2. Review every detail of your work. “You’ve got to be very sure of your diagnosis, and let the customer know that you know exactly what caused it,” O’Neal says. “Apologize for the inconvenience and let them know that this is exactly what is going on.”

Even if you think you know what caused the new problem, O’Neal says, still run through the initial work with a “fine-toothed comb.” Knowing every detail about your initial repair—and the new problem—lets you better engage the customer the second time around.

3. Explain thoroughly. Even if you know 100 percent what the cause of the problem is, O’Neal says, that doesn’t mean the customer is 100 percent going to buy into it.

First, O’Neal says, explain exactly what you did in the first repair and assure the customer that you checked each and every aspect of it the second time around. Then, explain the differences between the old and the new problem.

“Then, if it is another issue with the car, you have to pull the benefits out,” O’Neal says. “Say, ‘Look, I’m glad that (the check engine light) came on, because it gives us a chance to address it as a smaller issue rather than turning it into a major issue.’ That’s really what your focus has to be on.”

Thoroughly documenting the original work or volunteering to show the customer the problem in the car can be huge assets, too, O’Neal says.

4. Price the new job fairly. O’Neal isn’t one for discounting a job in this type of situation. “It can imply there’s a gray area in that it might have actually been the shop’s fault,” he says.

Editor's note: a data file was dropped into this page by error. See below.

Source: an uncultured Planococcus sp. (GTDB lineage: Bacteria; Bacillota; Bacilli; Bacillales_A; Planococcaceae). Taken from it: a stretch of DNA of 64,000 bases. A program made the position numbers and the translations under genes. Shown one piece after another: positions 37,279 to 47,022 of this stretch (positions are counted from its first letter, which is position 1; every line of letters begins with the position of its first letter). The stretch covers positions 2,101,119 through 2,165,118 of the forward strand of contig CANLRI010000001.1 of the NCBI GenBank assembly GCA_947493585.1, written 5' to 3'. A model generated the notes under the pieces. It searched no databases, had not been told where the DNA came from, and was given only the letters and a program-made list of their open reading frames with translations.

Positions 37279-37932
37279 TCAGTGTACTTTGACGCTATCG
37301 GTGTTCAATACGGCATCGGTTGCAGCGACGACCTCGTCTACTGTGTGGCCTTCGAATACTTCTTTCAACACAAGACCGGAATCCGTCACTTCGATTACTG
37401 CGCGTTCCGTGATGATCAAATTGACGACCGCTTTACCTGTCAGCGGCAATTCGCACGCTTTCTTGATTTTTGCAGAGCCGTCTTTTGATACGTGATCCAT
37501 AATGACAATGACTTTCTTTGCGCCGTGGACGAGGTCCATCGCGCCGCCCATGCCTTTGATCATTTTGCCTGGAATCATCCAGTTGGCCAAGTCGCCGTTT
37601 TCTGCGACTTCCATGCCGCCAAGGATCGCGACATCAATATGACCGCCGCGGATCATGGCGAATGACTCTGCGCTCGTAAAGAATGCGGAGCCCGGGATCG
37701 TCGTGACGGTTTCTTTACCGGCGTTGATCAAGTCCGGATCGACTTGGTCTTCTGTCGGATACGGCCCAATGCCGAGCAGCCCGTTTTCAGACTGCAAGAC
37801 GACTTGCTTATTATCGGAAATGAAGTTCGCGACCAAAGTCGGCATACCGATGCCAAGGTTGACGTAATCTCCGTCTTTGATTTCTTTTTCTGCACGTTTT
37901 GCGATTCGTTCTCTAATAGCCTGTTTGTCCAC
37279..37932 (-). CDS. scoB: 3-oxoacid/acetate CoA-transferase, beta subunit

“Be fair with the customer in these situations, and realistically, just make sure you recover the time you have into the job,” he says. “I don’t discount my stuff at this point in time. If it’s something we didn’t do, then the customer needs to pay regular rates for that service.
“Customers understand you are entitled to a fair profit, but they don’t want to feel like they’re getting raked. You just have to be fair.”

5. Follow up. Personal attention goes a long way in showing a customer that you care about keeping them as clients. O’Neal suggests a follow-up phone call 48 hours after the
second repair.

“It needs to be a personal call from the service advisor who worked with them,” O’Neal says. “I’ll call them up two days later and say, ‘Hi, it’s Jeremy. I just want to make sure your car is running well and you’re not having any more problems with it and that we did fix your problem for you. … Should anything come up, just let me know.’ You’d be surprised how far that goes.”

O’Neal says not to stop there, though. One thing he used to do as a service advisor and suggests shops get in the habit of with these types of customers is to send out a hand-written thank-you note.

“I don’t even put my business card in there,” he says. “I just sign with my name and my company, and maybe throw in a ten dollar Starbucks gift card or something.

“It’s not a business solicitation, it’s just a personalized note saying that you appreciate their trust in you and a little bit of an apology for any inconvenience they may have had. You’re just saying, ‘Here’s a token of our appreciation.’”